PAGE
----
A great strategy is to use the Epcos with something like Russian K72 teflon cap somewhere else in the component. K72’s enthusiastic, bold, slightly upper-midrange-centric sound signature complements the ease of Epcos very well while lending the whole package a dollop of Teflon resolution. This combo sounds mighty nice, and I must thank “dweekie” for pointing me to these Epcos capacitors.

-----------------------------------------

Fluorinert-Injected Russian K72 Teflon capacitor



Fluorinert is an electrically insulating, inert perfluorocarbon fluid developed by 3M as electronics coolant that some have called “liquid teflon.” These K72 caps were injected with Fluorinert by “Serengetiplains,” who was gracious enough to let me try them. Fluorinert K72 and regular K72 do sound different, but not night-and-day different. After all, K72 possesses a very unique and distinct sound one can recognize from a mile away.

What Fluorinert does seem to do is smooth out the upper ranges somewhat while subduing the vividness and spice a dash. For those who feel K72 is way too forward and brash for their tastes (I don’t...much), this will bring a welcome change, especially if your system has too much sibilance with the stock K72. The changes brought on by Fluorinert remind me of the sort of changes one hears when applying damping material to equipment chassis. In fact, the changes are in the similar direction as when I applied EAR isodamp material to the outside of the K72, though Fluorinert seems to have even greater effect.

There are two issues with Fluorinert K72. One, it is not commercially available, so you have to either DIY it yourself or ask someone to make and sell it to you. Second, as one may guess from my description, Fluorinert does decrease the apparent upper-air sparkle and a certain “flair” of the stock K72 somewhat. If your personal tastes or your equipment fancies to such personality of stock K72, then Fluorinert may not necessarily sound “better” to you, proving once again YMMV, etc.
post #102 of 553
Thread Starter 
Penta Labs TFT Teflon Capacitor



Who is Penta Labs? I’ve heard the name in the past, but mostly in relation to Penta Labs tubes. According to their website, “Penta Laboratories is a Manufacturer and Distributor of vacuum tubes, capacitors and electron tubes for Broadcast, Industrial, Marine and Avionics applications worldwide.” They also make a teflon capacitor which I am including here, but this is for general interest only as the Penta cap available to me falls somewhere between my small and large reference capacitance range.

In comparison to Russian Teflon capacitors, especially the K72 and Fluorinert K72, Penta initially comes across as smoother and more forgiving but also with less obvious sparkling detail and dynamic pop. However, Penta seems to take forever to “settle into” a spot after soldering (even after long burn-in before soldering), so continue listening, and one realizes certain things just sound more “right,” especially the piano and other instruments that have significant extreme high-frequency harmonic content. These seem to have finer sonic pixels compared to Russian teflons, but each pixel is not as lit-up, if you can picture that. Yet there’s no denying they have tons of resolution and purity, so the combination of supple richness and resolution forces you to keep listening to music. In fact, Penta Labs kind of reminds me of that denser, richer, more elegant school of Teflon sound possessed by Sonicap Platinum capacitors.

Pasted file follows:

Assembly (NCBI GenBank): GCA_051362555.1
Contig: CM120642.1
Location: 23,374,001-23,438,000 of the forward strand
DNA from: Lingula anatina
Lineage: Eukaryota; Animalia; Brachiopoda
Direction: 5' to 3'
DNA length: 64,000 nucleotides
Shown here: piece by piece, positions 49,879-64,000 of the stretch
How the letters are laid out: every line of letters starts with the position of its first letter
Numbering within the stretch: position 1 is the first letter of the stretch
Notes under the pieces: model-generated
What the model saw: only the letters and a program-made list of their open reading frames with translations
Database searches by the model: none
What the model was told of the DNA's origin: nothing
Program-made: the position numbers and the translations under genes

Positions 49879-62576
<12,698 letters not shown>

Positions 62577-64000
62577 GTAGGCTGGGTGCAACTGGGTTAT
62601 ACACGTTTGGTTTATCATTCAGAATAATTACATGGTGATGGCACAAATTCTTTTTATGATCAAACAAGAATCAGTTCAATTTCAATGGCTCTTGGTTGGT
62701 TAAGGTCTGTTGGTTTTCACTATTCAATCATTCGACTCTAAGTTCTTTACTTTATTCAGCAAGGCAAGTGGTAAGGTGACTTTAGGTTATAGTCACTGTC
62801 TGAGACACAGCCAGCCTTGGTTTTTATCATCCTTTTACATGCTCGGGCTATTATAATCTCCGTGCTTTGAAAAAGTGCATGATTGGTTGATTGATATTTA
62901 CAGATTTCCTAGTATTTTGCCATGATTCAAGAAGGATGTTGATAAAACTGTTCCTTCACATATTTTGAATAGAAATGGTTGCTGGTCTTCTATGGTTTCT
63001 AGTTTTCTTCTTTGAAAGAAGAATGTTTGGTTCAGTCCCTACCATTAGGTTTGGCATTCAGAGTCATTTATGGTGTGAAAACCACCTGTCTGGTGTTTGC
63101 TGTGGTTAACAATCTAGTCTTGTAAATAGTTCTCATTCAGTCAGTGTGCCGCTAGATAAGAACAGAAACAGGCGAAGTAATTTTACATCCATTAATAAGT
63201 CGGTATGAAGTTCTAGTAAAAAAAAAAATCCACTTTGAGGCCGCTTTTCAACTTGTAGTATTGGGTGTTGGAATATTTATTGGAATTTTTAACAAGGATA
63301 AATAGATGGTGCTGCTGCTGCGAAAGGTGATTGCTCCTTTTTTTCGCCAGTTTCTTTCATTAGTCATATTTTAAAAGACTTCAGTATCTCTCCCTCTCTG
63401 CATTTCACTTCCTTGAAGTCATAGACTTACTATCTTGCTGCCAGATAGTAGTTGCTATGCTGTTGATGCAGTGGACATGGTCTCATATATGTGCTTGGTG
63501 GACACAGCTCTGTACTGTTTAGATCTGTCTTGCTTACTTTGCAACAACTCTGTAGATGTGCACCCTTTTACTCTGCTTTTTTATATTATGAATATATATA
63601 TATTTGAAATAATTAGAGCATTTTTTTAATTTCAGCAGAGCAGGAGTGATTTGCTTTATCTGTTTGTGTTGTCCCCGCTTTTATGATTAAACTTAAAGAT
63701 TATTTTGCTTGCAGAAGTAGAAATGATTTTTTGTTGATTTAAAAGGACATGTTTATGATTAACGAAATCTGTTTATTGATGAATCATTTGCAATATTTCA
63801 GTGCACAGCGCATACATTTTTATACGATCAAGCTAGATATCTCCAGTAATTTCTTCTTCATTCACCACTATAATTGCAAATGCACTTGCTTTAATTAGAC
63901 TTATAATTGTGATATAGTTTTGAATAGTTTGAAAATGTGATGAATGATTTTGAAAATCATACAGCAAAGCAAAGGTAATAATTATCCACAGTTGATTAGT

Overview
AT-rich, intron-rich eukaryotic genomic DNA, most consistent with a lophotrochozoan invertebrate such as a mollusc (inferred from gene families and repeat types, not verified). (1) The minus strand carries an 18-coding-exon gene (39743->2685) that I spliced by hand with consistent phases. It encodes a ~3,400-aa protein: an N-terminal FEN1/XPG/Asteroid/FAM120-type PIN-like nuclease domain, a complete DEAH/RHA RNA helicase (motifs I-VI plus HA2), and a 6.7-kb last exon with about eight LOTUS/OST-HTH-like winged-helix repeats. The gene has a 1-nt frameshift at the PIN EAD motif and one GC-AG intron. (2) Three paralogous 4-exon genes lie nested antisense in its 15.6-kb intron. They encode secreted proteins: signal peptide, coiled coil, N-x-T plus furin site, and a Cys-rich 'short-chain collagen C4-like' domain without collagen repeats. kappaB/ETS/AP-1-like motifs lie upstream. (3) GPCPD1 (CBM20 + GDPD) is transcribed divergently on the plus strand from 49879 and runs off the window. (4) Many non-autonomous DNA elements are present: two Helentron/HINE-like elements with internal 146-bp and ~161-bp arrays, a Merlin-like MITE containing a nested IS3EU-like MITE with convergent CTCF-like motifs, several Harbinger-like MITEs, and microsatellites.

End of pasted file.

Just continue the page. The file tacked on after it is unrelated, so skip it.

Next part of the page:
post #103 of 553
Out of the caps you've tried, I think the Relcap RTX and RT (which perhaps you haven't tried) are my favorites for coupling. I haven't decided on a good bypass and was considering the FT-1 teflons, or my standard ROE MKP1837 / MKP1830. Any opinions on a good match with these?
post #104 of 553
Thread Starter 
Quote:
Originally Posted by luvdunhill View Post
Out of the caps you've tried, I think the Relcap RTX and RT (which perhaps you haven't tried) are my favorites for coupling. I haven't decided on a good bypass and was considering the FT-1 teflons, or my standard ROE MKP1837 / MKP1830. Any opinions on a good match with these?
If you are a fan of RTX (Haven't tried RT) and MKP1837, it may be worth trying out the Mundorf Zn, which is quite nice and quite affordable. FT-1 teflons will certainly work well in bypass as well.

I just got in some smaller value FT-3 teflon caps to try as bypasses, but haven't had a chance yet..
post #105 of 553
Jon,
Another cap you may want to take a look at are the Erse PulseX that diycable is selling now. I messed up on my cap selection for my preamp (Dynamicaps) and wound up needing larger than 1uf for the output coupling cap. I went ahead and ordered a pair of the 250V Erse 8uf and so far they sound pretty good. I'm still probably going to do the Dynamicaps for these, but at ~$4-$5 a pop, I can live with these for a bit. They also have 630V available (though nowhere near the size I need).
New Posts  All Forums:Forum Nav: